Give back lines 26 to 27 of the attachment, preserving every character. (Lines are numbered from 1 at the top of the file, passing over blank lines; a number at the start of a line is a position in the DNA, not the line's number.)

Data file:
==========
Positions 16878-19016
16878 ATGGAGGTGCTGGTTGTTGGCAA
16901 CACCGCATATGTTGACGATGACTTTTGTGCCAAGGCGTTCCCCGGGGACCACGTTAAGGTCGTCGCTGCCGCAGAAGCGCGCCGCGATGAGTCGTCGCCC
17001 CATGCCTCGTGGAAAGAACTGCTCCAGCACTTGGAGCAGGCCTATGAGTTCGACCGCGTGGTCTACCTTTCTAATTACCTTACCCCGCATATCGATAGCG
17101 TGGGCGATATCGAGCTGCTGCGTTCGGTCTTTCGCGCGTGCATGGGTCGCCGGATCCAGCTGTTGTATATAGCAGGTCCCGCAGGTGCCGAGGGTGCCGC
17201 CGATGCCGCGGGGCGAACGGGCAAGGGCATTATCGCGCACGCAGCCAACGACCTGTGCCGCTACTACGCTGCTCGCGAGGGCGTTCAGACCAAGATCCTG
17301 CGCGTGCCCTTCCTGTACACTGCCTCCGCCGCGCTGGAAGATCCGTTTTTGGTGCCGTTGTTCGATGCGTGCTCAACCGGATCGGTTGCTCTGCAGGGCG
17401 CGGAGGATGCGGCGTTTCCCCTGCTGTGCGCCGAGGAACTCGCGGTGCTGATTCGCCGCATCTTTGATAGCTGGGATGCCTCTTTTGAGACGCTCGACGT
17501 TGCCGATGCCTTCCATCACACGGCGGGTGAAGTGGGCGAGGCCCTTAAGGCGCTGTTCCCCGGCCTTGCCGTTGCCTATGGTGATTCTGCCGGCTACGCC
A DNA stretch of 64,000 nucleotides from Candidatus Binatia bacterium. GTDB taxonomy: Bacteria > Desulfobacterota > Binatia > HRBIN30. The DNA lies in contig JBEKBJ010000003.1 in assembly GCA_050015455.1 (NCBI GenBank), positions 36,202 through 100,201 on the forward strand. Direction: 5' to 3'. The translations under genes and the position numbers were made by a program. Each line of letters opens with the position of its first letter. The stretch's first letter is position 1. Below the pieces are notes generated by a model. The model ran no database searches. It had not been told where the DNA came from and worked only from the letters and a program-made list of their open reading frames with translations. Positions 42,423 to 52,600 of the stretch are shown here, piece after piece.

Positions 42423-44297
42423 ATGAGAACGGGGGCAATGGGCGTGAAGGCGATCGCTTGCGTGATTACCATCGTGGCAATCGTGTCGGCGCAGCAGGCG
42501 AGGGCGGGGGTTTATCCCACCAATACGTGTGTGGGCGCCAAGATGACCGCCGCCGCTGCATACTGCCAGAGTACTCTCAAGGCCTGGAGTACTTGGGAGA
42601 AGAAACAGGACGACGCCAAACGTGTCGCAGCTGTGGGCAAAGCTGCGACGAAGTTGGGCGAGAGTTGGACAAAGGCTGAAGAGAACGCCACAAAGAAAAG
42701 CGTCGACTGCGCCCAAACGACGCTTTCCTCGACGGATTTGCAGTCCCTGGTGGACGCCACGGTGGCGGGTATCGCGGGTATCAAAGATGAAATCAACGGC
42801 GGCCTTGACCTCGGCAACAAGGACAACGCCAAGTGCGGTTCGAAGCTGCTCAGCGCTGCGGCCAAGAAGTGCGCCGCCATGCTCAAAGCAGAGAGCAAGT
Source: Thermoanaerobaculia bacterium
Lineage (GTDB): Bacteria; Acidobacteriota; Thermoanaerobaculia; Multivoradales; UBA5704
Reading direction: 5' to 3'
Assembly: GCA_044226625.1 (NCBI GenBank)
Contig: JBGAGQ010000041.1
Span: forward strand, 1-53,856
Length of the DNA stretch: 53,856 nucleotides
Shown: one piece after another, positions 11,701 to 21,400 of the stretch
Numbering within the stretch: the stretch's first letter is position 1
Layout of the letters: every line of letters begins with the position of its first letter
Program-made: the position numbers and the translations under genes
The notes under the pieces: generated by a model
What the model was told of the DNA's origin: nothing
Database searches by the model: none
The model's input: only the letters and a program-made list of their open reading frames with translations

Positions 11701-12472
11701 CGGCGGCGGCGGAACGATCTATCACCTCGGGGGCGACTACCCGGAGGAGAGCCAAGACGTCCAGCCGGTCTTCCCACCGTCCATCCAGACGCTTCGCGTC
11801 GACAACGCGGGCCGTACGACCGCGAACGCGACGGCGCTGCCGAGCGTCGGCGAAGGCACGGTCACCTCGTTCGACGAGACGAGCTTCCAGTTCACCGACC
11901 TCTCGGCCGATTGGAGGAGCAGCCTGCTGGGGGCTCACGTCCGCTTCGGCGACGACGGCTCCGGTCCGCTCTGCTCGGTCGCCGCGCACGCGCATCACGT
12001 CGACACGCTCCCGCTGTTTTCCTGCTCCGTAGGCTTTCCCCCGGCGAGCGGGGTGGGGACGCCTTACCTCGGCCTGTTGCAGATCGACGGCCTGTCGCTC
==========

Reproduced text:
Layout of the letters: every line of letters begins with the position of its first letter
Program-made: the position numbers and the translations under genes